Page:Paradise lost by Milton, John.djvu/120

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114
PARADISE LOST.

That practised falsehood under saintly shew
Deep malice to conceal, couched with revenge.
Yet not enough had practised to deceive
Uriel, once warned; whose eye pursued him down
The way he went, and on the Assyrian mount
Saw him disfigured, more than could befall
Spirit of happy sort: his gestures fierce
He marked and mad demeanor, then alone,
As he supposed, all unobserved, unseen.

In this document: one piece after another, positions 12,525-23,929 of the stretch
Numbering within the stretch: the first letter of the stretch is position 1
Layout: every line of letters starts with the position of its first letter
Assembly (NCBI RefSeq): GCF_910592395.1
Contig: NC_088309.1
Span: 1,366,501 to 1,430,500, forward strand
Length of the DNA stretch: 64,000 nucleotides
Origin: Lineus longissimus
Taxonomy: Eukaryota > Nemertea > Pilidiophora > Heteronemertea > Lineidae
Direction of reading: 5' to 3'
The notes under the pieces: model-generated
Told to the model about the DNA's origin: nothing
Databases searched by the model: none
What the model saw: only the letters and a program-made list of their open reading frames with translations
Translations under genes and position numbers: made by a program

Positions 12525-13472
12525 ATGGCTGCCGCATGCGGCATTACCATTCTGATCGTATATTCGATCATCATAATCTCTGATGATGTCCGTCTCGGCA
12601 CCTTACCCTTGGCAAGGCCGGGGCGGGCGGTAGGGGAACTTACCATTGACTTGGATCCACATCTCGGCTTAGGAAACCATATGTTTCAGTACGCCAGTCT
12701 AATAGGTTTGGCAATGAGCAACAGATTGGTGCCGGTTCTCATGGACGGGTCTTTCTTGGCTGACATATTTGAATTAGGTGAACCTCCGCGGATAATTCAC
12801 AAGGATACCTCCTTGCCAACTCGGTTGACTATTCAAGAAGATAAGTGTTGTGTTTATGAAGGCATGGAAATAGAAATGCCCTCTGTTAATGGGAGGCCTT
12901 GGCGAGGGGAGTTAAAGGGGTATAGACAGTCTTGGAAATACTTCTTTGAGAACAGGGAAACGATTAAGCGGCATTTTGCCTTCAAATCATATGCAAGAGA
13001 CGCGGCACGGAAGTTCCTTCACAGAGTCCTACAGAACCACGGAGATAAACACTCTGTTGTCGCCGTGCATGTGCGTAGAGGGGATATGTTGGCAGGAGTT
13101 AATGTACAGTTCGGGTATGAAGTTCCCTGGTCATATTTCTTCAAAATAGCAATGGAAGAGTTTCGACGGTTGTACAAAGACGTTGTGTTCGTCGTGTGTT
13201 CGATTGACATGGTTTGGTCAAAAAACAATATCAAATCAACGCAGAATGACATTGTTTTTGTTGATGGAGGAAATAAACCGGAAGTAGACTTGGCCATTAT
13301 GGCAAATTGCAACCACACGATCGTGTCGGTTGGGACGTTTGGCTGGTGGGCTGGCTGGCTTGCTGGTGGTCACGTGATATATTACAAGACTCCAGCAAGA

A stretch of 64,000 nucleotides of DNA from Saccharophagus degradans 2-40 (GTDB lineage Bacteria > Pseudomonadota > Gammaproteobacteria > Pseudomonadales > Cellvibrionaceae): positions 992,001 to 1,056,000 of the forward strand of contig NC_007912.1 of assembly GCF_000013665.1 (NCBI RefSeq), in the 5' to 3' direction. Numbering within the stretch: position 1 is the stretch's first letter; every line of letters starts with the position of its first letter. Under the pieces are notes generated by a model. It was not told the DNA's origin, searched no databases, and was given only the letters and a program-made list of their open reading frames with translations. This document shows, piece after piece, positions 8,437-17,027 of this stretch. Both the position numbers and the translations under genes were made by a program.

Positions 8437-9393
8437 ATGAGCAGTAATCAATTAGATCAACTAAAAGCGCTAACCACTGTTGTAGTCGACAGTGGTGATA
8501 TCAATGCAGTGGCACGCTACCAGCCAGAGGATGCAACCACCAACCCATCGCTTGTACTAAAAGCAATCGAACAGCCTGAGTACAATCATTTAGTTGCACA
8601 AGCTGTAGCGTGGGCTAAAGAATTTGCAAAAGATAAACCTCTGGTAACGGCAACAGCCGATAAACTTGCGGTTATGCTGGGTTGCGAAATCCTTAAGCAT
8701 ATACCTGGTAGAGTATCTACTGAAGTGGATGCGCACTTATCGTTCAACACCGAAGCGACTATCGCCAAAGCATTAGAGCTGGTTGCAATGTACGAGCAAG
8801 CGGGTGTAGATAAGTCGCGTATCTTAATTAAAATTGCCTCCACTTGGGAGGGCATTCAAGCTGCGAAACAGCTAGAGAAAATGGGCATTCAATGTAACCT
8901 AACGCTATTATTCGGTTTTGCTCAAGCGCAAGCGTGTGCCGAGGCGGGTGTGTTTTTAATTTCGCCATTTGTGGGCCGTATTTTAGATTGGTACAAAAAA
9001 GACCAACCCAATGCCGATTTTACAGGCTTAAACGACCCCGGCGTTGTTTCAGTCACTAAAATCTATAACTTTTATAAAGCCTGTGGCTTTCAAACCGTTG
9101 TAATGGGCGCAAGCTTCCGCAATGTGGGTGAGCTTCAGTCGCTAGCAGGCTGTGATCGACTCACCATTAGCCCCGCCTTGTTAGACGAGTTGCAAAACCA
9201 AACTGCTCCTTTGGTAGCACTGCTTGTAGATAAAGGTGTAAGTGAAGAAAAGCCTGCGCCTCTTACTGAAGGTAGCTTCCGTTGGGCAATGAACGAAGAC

So on he fares, and to the border comes
Of Eden, where delicious Paradise,
Now nearer, crowns with her enclosure green,
As with a rural mound, the champain head
Of a steep wilderness, whose hairy sides
With thicket overgrown, grotesque and wild
Access denied; and overhead up-grew
Insuperable highth of loftiest shade,
Cedar, and pine, and fir, and branching palm,
A silvan scene; and, as the ranks ascend,
Shade above shade, a woody theatre
Of stateliest view. Yet higher than their tops
The verdurous wall of Paradise up-sprung,
Which to our general sire gave prospect large
Into his nether empire neighboring round.
And higher than that wall a circling row
Of goodliest trees, loaden with fairest fruit,
Blossoms and fruits at once of golden hue,